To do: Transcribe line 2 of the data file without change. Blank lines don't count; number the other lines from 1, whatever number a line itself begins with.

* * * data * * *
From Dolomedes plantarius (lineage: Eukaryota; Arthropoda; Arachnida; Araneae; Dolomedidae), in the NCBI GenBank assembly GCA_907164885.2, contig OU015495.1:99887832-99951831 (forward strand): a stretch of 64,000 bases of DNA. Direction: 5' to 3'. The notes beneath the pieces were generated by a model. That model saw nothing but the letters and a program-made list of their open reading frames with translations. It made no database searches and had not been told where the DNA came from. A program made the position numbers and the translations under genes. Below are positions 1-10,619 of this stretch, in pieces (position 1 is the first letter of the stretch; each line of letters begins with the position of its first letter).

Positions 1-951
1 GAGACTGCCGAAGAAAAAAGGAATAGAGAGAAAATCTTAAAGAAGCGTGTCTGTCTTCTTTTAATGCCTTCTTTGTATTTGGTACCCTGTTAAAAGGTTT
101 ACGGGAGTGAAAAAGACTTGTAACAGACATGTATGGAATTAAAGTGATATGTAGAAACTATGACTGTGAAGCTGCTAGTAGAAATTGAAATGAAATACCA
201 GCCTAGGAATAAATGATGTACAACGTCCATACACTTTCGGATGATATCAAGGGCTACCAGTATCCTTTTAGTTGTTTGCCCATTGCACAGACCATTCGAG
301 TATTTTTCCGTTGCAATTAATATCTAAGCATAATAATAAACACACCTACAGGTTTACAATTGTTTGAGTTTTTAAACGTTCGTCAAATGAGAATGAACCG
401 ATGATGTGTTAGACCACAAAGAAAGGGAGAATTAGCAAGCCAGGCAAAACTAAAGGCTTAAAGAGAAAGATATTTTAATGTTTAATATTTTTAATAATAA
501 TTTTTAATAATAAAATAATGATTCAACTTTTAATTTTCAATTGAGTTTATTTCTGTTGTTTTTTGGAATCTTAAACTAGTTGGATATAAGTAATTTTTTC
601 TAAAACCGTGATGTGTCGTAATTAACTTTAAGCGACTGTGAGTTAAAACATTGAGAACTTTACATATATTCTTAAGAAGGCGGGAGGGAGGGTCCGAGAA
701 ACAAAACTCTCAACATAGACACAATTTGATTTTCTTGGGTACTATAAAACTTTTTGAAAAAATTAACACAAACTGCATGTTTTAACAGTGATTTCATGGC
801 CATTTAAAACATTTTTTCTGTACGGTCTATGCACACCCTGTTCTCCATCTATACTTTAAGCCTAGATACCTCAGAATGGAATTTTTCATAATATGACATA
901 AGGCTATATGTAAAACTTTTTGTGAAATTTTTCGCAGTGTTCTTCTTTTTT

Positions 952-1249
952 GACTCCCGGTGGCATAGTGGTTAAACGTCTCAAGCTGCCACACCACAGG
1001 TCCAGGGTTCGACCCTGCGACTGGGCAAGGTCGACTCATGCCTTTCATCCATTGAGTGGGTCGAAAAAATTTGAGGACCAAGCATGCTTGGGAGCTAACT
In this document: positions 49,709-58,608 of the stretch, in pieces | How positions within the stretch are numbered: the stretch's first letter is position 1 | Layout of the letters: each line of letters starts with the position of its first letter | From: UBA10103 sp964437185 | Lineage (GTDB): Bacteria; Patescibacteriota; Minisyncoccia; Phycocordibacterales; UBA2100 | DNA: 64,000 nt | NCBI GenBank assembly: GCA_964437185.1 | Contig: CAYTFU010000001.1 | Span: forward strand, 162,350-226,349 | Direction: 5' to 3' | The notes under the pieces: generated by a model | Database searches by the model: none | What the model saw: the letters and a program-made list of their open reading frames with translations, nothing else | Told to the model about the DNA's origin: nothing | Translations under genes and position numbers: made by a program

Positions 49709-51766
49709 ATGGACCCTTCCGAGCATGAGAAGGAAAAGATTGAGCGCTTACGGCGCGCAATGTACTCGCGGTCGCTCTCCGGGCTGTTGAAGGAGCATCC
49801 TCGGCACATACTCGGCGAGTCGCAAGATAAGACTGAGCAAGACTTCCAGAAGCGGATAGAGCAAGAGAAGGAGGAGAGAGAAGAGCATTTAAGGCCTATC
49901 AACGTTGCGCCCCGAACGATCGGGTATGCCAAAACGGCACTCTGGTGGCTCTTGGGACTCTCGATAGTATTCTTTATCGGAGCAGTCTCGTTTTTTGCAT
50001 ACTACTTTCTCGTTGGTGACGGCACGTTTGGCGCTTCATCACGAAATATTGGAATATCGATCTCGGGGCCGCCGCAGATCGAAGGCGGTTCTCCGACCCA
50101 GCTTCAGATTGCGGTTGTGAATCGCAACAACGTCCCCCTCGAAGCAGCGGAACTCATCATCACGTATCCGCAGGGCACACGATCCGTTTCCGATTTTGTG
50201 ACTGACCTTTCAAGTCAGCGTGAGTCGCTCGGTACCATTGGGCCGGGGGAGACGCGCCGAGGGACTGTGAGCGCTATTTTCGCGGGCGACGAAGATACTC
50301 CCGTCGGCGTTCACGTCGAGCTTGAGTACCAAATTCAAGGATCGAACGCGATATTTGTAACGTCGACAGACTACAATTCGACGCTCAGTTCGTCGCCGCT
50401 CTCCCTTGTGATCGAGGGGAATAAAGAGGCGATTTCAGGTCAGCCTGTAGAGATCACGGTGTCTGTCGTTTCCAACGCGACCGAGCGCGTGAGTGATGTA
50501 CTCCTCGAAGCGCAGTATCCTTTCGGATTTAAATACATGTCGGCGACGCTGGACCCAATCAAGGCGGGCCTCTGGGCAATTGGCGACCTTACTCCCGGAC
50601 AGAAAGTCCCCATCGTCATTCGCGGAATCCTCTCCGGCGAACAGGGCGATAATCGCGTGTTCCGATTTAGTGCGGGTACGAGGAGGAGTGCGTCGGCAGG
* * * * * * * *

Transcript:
Positions 1-951